If you are looking for a beautiful, budget friendly house siding option, vinyl is an ideal choice. With total installation costs averaging $4-7 per square foot, vinyl siding can boost the curb appeal of your home, without breaking their bank.
This complete Vinyl Siding Prices Guide will cover the cost of materials, accessories, professional installation, and factors that will can impact that total amount you will spend.
In this calculator, materials include siding panels, corner posts, j-channel trim, 3/8″ fanfold insulation (backer board) and all other necessary trim for lights, vents and water spigots.
Average Vinyl Siding Cost
For an average size, 1,600 ranch style home, homeowners across US report spending $6,000-11,000 to install new vinyl siding.
Material costs alone can be as low as $1 per square foot and as high as $7 per square foot, for premium quality, upscale looking vinyl siding. Most homeowners spend $4-5 per square foot.
You should also budget for the removal of old siding, which can run from $1,000-3,000, depending on the old siding being removed. If you have old asbestos siding, it can cost as much as $10,000+ to remove it.
Keep in mind that architectural design and complexity of your house will impact your total installation cost.
You can also use our comprehensive siding calculator to compare the cost of different siding types.
Vinyl Siding Prices Break Down
The cost of siding materials is calculated on a per square basis (one square is 100 sq. ft.). Square is a term in the construction industry that is used to simplify communication between contractors, suppliers and architects, and most contractors will use squares in their pricing.
Vinyl siding is typically sold in cardboard boxes – 2 squares in each box – 24 panels, 12.5 feet long, with 8″ exposure (D4 or double 4″ lap). Though you can buy individual siding panels, the cost will be higher than if you buy a whole box.
Prices for all white vinyl siding, trim and accessories: All trim (J-channel, F-channel, Inside and Outside Corner posts, starter and finish trim comes in 10 feet long sections. All prices for white color. Other colors typically cost 3-5% more.
- 2 square box of “big orange” D4 .042″ clapboard vinyl siding costs $154.00 or $78 / square.
- 3″ face (each side) corner post with 3/4″ channel is $18.98
- Inside Corner – $12.78
- 5/8″ J-channel costs $6.40
- Vinyl starter strip – $5.97
- Finish trim (top lock) – $6.38
- Soffit (12 inch exposure, 12″ long) – $14.81
- 8″ vinyl fascia – $15.96
- Mounting block (for lights / electrical outlets) – $7.35
- Recessed split mount (for water spigots and other wall protrusions) – $10.68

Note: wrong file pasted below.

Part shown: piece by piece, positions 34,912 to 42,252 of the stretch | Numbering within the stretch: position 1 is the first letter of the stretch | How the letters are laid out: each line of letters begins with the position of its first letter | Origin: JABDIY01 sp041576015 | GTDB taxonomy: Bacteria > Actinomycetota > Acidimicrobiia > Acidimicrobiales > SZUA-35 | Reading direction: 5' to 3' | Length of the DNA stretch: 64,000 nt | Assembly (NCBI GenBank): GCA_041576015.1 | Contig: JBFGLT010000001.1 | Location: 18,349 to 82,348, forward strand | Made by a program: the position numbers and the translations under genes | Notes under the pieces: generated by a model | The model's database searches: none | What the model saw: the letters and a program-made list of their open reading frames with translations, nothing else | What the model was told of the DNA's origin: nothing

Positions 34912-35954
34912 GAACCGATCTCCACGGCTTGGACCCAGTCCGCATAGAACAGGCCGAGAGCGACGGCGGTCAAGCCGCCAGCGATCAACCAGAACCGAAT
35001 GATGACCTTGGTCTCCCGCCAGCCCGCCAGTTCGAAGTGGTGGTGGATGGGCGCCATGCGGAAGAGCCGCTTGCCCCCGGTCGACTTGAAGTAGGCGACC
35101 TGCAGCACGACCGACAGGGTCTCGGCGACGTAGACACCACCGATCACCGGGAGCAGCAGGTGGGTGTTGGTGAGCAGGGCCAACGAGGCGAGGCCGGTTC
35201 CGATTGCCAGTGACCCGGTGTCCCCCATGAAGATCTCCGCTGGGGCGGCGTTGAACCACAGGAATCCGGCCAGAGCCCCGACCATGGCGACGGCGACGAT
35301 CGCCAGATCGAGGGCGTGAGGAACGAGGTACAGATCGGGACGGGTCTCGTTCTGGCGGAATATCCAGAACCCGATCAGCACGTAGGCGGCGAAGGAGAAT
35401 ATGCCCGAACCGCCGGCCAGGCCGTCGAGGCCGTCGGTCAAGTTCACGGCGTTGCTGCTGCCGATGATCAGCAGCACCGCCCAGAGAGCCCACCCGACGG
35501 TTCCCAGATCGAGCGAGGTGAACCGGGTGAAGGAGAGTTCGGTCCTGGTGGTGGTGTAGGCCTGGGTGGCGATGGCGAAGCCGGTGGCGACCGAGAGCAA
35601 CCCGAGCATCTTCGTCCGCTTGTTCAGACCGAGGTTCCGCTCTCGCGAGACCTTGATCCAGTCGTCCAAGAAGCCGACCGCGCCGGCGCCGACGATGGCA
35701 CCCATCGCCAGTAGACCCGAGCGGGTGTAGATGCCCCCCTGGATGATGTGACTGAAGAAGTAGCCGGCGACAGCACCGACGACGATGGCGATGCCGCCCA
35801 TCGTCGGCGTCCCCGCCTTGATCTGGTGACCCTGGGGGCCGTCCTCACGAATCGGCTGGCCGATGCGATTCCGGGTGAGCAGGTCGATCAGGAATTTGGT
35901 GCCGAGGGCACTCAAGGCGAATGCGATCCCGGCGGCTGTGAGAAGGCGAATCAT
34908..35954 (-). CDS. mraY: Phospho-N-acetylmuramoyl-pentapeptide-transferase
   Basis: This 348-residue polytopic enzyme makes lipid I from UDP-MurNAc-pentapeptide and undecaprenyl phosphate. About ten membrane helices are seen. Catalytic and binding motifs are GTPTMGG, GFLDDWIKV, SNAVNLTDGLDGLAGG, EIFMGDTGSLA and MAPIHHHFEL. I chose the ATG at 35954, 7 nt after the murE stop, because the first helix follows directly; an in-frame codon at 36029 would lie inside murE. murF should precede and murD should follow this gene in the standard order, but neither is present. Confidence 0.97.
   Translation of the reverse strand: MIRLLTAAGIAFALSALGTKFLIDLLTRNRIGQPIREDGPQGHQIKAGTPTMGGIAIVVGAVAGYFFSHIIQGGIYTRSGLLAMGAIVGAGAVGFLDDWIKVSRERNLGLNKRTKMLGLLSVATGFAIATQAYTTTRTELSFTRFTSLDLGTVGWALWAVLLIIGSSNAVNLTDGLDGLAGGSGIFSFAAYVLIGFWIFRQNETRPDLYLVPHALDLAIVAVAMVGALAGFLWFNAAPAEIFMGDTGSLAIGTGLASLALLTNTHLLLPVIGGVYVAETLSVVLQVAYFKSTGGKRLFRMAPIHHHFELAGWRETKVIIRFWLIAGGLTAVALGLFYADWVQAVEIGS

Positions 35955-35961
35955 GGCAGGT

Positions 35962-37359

This list pretty much covers all vinyl siding prices. You will need to add you state or local sales tax to this price, at checkout.
There are a few additional items you will need to install your vinyl siding:
Loose roofing nails, and wall insulation (backer board) or house wrap. A bucket of 2″ loose roofing nails will cost about $25-30 and Fanfold Wall Insulation (Owens Corning Foamular 3/8 in. x 48 in. x 50 ft. – 2 square coverage) will cost $37.48.
List Of Materials And Trim
Typical vinyl siding thicknesses are .042″, .044″ and .046″ respectively. For the purposes of this guide we will use the basic clap-board .042″ thickness vinyl siding, with 1/2″ bump-out (how much it sticks out), and we will use publicly available vinyl siding prices from national home improvement chain’s website (big orange box), which sells “generic” brand vinyl siding.
In addition to the siding panels, you would also need certain accessories to complete the installation and make your home look beautiful. These accessories are:
- Outside Corner posts
- Inside Corner posts
- Light/electrical box mounts
- Water spigot and other wall protrusion mounts (split mounts)
- Insulation / house wrap (for new construction)
- Starter and finish strips
All these accessories are needed to complete a vinyl siding installation, though they might not be needed for every house. Still, you will always need J-channel and corner posts to conceal the edges of the siding panels.
All window and door casings need J-channel trim (unless it is a new construction window or door, with a built-in J-channel).
Soffit and fascia might not be necessary if you have a PVC trim on your house, but most vinyl siding jobs include these. Also, unless you are OK with having ugly holes in your siding, you probably want light and water mounts.
Cost Of Vinyl Siding Accessories
In addition to the cost of siding itself, you also need to factor in the price of accessories. Depending on what you need and the quality you choose, accessories can significantly increase your total install price.
Accessories you will most likely need are trim, soffits, moldings, corners and vents.
Typically, contractors charge $3-6/ln.ft. for the cost of accessories and installation.
When you get free quotes from different siding contractors, be sure to ask if the cost of accessories is included. If it is, find out exactly what is included, and what extras you may need to budget for.
How Do Siding Contractors Come Up With Their Estimates?
Siding installation can be very simple and very complicated at the same time. Basically, most contractors will charge a set amount per square of siding installed.